“We can’t build our way out of this,” said Margaret Bowes, director of the I-70 Coalition of elected officials, communities and businesses focused on mountain travel improvements. “We do need to be focusing heavily on getting more people in fewer cars or in transit vehicles. It’s absolutely critical.”
CDOT’s involvement in mountain public transit is just as critical, Bowes said. The private sector has never been able to build robust I-70 transit, given the seasonal nature of demand and the heavy federal and state regulation of the corridor.
“I think it’s perfectly appropriate that the state stepped in to fill that role,” she said.
So everyone who has been a through-driver of Floyd Hill has a story. Now think of the houses perched above I-70 on the hill itself, and imagine being one of those residents having to get to and from those homes multiple times every day.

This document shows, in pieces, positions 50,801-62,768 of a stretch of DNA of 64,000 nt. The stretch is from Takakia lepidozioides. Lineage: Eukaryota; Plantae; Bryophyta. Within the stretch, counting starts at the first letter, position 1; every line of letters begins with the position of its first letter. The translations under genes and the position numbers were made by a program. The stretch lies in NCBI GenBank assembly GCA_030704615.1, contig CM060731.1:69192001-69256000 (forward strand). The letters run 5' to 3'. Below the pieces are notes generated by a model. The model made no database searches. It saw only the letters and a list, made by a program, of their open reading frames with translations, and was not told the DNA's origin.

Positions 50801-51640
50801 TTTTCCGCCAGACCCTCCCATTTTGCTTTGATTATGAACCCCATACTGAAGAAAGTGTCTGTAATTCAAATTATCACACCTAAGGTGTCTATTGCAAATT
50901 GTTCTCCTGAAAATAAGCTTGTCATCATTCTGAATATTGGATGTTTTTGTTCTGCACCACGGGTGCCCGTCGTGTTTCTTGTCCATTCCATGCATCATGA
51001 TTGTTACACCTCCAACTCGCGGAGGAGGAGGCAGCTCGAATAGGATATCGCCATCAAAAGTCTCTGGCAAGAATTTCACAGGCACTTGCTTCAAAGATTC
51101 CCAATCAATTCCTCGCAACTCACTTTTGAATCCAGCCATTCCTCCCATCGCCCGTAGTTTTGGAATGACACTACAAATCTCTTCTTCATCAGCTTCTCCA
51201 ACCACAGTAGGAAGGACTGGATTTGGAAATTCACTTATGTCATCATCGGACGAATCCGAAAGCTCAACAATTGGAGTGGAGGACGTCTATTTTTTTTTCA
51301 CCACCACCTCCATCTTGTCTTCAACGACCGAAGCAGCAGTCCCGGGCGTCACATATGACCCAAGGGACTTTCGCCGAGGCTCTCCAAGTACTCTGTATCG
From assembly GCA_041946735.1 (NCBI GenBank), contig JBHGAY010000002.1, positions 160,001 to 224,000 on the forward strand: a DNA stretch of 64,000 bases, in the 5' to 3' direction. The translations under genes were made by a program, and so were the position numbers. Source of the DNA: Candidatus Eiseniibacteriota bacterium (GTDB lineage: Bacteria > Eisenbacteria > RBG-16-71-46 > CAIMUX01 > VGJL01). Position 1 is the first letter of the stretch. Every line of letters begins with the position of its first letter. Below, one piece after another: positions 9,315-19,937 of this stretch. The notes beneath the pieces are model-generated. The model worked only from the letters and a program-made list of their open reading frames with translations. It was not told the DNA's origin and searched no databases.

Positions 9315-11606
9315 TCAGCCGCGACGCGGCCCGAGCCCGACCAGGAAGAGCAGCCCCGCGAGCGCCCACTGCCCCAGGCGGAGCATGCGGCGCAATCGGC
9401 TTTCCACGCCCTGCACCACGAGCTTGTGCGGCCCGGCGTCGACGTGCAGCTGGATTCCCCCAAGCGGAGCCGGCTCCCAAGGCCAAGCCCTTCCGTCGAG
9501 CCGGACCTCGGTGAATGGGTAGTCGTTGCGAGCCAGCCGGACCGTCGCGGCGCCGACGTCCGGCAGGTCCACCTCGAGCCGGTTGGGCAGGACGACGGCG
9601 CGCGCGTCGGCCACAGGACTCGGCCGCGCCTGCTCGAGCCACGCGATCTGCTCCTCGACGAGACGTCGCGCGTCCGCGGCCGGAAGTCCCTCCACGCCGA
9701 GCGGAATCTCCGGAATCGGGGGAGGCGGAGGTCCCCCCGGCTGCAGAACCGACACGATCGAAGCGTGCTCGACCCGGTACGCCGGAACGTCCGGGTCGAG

It’s not the traffic noise from I-70 that bothers Bill Coffin most, at his home shielded from the interstate on the south side of Floyd Hill. “It’s bad when it goes silent.”
That’s when Floyd Hill residents know traffic is stuck again, no one is moving, and that even if you could leave your home for work or an errand or travel, it feels like you’d never get back.
“We don’t go anywhere, starting Friday,” said Coffin, who also serves on the advisory boards working with CDOT on I-70 solutions.
“We have ambulances and fire trucks that need to reach those people on that hill. And that’s just one example,” said Wheelock, the county commissioner. “People on Friday night are simply trying to get home from work and they pull off at the exit and they’re sitting in a line of traffic over a mile long.”
The Floyd Hill makeover will — in addition to easing clogs with the express lane — extend the frontage road from U.S. 6 on the west side of the hill, to the Central City Highway exit. It will also employ roundabouts and through-lanes on I-70 exits to give locals better access.
You’re trying to climb the hill. You think that somewhere a few miles ahead there must be a wreck. And after a few miles, you realize it’s just three lanes squeezing to two . . .
— Randy Wheelock, Clear Creek County Commissioner